INTERNATIONAL. International tourist arrivals climbed by +6% year-on-year to reach 1.4 billion in 2018, according to the latest UNWTO World Tourism Barometer. UNWTO’s long term forecast in 2010 indicated that the 1.4 billion mark would be reached in 2020, but the sharp rise in international arrivals since then has delivered this milestone two years ahead of schedule.

In relative terms, the Middle East (up 10%), Africa (7%), Asia and the Pacific and Europe (both at 6%) led growth in the year. Arrivals to the Americas were below the world average, rising by 3%.

A healthy picture: Tourism arrivals surged in 2018 (click to enlarge).

“The growth of tourism in recent years confirms that the sector is today one of the most powerful drivers of economic growth and development. It is our responsibility to manage it in a sustainable manner and translate this expansion into real benefits for all countries, and particularly, to all local communities, creating opportunities for jobs and entrepreneurship and leaving no one behind,” said UNWTO Secretary-General Zurab Pololikashvili. “This is why UNWTO is focussing 2019 on education, skills and job creation.”, he added.

UNWTO said that tourism arrivals had grown faster than expected due to “stronger economic growth, more affordable air travel, technological changes, new businesses models and greater visa facilitation”.

Results by region

International tourist arrivals in Europe reached 713 million in 2018, a notable 6% increase over an “exceptionally strong” 2017. Growth was driven by Southern and Mediterranean Europe (7%), Central and Eastern Europe (6%) and Western Europe (6%). Results in Northern Europe were flat due to the weakness of arrivals to the UK.

Asia and the Pacific (6%) recorded 343 million international tourist arrivals in 2018. Arrivals in South-East Asia grew 7%, followed by North-East Asia (6%) and South Asia (5%). Oceania showed more moderate growth at 3%.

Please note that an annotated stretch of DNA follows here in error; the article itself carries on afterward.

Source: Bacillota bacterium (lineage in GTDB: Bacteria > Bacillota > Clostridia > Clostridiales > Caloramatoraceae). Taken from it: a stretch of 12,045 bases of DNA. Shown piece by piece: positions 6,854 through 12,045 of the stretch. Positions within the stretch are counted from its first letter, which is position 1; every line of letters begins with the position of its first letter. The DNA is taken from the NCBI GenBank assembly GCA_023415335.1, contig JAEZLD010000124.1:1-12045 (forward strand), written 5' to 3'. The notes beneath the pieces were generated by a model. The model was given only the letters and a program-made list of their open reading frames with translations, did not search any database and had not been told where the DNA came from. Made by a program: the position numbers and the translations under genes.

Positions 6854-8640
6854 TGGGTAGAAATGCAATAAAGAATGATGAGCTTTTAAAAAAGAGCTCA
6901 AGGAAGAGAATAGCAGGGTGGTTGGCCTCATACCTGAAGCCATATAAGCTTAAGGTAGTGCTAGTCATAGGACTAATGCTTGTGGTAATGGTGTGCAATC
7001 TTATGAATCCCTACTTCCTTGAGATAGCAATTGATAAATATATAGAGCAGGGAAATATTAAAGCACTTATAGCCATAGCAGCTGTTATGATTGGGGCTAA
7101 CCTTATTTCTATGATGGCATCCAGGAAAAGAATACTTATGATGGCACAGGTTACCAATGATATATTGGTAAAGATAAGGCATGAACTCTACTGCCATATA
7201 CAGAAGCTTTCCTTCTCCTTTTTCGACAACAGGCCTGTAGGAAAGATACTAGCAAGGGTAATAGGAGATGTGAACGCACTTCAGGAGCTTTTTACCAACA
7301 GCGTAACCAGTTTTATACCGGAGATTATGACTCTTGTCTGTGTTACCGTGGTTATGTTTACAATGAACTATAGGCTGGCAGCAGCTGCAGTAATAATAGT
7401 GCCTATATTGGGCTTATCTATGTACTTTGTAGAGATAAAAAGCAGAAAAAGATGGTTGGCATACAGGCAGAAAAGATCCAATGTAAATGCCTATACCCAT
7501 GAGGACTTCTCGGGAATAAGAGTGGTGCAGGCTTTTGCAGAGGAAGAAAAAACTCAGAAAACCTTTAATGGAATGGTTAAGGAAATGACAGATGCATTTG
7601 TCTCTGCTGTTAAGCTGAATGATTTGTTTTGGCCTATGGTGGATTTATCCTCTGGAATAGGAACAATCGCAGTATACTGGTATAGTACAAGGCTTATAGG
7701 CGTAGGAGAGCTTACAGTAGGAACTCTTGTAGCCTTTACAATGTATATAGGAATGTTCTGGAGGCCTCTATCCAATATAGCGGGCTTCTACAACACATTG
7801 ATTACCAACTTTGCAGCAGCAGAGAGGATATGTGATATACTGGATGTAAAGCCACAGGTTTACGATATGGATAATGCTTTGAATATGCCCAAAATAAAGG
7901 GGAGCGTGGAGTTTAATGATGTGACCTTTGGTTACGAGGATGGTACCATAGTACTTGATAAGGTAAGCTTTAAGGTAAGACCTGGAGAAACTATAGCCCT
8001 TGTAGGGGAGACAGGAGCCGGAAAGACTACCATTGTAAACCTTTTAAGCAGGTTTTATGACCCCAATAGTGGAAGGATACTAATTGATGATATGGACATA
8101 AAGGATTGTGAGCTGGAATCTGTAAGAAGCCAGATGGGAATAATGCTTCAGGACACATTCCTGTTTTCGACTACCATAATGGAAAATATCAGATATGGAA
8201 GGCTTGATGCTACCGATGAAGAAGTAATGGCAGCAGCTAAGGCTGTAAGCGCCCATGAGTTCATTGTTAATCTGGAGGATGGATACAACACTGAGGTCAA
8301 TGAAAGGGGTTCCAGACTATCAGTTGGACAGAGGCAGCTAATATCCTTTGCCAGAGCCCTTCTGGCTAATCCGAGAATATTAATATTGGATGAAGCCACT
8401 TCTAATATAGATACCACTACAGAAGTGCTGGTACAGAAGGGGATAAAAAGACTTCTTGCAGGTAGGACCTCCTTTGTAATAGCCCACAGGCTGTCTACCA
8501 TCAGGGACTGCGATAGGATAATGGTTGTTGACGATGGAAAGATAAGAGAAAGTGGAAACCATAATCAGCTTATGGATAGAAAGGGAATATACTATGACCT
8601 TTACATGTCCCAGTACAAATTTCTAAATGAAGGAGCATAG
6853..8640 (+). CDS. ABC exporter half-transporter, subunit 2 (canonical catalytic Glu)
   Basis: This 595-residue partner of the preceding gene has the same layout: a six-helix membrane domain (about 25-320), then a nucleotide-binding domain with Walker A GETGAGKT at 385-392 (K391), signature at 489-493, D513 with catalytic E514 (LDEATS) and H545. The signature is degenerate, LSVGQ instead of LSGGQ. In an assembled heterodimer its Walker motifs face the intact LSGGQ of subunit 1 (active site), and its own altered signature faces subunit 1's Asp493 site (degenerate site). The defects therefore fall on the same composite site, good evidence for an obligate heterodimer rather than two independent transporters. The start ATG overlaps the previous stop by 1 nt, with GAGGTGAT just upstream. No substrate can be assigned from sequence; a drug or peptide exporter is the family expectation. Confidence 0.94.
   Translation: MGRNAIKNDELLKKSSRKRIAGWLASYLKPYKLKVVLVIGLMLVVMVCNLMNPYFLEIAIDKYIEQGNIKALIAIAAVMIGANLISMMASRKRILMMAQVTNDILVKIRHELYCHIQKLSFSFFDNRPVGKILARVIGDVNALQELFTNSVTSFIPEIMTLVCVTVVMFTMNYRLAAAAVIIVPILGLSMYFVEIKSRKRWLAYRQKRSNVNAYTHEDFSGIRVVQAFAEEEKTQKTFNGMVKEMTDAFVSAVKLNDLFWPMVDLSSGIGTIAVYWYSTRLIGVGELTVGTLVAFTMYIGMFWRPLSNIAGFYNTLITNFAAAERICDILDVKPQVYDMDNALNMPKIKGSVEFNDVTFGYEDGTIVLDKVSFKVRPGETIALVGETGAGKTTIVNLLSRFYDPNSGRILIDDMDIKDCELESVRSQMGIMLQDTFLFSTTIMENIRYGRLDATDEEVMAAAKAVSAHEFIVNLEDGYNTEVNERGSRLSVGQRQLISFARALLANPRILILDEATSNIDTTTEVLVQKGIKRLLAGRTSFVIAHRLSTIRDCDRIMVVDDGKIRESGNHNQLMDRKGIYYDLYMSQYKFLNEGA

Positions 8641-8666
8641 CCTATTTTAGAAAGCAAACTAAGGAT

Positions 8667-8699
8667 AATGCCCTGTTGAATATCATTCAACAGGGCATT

The Americas (up 3%) welcomed 217 million international arrivals in 2018, with mixed results across destinations. Growth was led by North America (4%), and followed by South America (3%), while Central America and the Caribbean (both down 2%) had mixed results, the latter reflecting the impact of the September 2017 hurricanes Irma and Maria.

Data from Africa points to a 7% increase in 2018 (North Africa at +10% and Sub-Saharan +6%), reaching an estimated 67 million arrivals.

The Middle East (10%) showed solid results last year consolidating its 2017 recovery, with international tourist arrivals reaching 64 million.

Ahead of trend: The forecasts from 2010 have been outstripped two years early (click to enlarge).

Based on current trends, economic prospects and the UNWTO Confidence Index, UNWTO forecasts international arrivals to grow 3% to 4% in 2019, more in line with historic growth trends.

UNWTO noted: “As a general backdrop, the stability of fuel prices tends to translate into affordable air travel while air connectivity continues to improve in many destinations, facilitating the diversification of source markets. Trends also show strong outbound travel from emerging markets, especially India and Russia but also from smaller Asian and Arab source markets.

“At the same time, the global economic slowdown, the uncertainty related to the Brexit, as well as geopolitical and trade tensions may prompt a ‘wait and see’ attitude among investors and travellers.

“Overall, 2019 is expected to see the consolidation among consumers of emerging trends such as the quest for ‘travel to change and to show’, ‘the pursuit of healthy options’ such as walking, wellness and sports tourism, ‘multigenerational travel’ as a result of demographic changes and more responsible travel.”